Department of Computer Science at UH

University of Houston

Department of Computer Science

In Partial Fulfillment of the Requirements for the Degree of
Doctor of Philosophy

Swaroop S. Pophale

Will defend her dissertation

Static Analysis Tool for Synchronization Analysis,
Representation, and Optimizations for Applications Using OpenSHMEM


Programming models provide application developers abstraction from the underlying hardware. OpenSHMEM library is an example of the Partitioned Global Ad- dress Space programming model, which is characterized by local and global views of data. The OpenSHMEM library API provides synchronization primitives that require participation of some or all OpenSHMEM processes executing the application (collective). Since most distributed parallel applications spend 30-40% of their execution time performing synchronization, it is a constant struggle for most application programmers to relax the memory consistency constraints while guaranteeing reproducible and correct results. From our experience we determined that generally programmers tend to over-synchronize when in doubt, and the best approach towards creating correct, scalable and performance driven applications is to help programmers leverage optimizations based on the semantics of the OpenSHMEM library. Unfortunately, most application developers are not well acquainted with all the nuances of the targeted programming libraries and spend most of their development time focused on the correctness aspect alone. This leads to a need for a framework to provide programmers better understanding of the applications and provide useful feed back making it easier for the application developer to incorporate basic and advanced optimizations into their applications with ease. For this we collaborated with the Oak Ridge National Laboratory (ORNL) to build a compiler based tool called the OpenSHMEM analyzer (OSA), which makes the OpenUH compiler aware of the OpenSHMEM library semantics. Along with basic semantic checks, the analyzer provides useful feedback at compile time, leading to faster turn around time and lesser wastage of resources in terms of debugging time or failed execution runs.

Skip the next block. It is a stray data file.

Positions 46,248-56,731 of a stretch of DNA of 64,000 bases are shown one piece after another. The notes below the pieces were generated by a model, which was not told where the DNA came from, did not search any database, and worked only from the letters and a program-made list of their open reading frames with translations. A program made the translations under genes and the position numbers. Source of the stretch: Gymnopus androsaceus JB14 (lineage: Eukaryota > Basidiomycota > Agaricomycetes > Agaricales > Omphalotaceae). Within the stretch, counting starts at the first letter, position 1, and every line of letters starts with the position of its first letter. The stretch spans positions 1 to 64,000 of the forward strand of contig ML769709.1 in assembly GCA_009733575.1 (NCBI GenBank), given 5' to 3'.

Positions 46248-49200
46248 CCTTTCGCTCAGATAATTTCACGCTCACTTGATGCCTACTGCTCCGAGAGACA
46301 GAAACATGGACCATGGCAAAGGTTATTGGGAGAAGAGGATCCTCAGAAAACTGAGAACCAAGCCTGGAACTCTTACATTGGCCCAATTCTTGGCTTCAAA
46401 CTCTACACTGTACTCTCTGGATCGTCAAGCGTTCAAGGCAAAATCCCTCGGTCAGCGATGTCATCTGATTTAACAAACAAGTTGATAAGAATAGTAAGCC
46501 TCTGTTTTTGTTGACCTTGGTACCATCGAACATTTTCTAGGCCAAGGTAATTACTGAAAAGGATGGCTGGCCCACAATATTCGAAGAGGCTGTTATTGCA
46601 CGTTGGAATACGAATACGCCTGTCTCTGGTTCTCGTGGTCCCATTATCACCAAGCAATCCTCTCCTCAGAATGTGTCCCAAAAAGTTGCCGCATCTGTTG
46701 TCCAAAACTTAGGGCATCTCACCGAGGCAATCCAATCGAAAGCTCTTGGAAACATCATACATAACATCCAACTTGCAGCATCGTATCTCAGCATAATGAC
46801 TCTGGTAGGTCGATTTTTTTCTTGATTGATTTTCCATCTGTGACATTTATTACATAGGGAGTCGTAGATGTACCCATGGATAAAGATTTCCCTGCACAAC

Date: Wednesday, April 9, 2014
Time: 1:30 PM
Place: PGH 550

Faculty, students, and the general public are invited.
Advisor: Prof. Barbara Chapman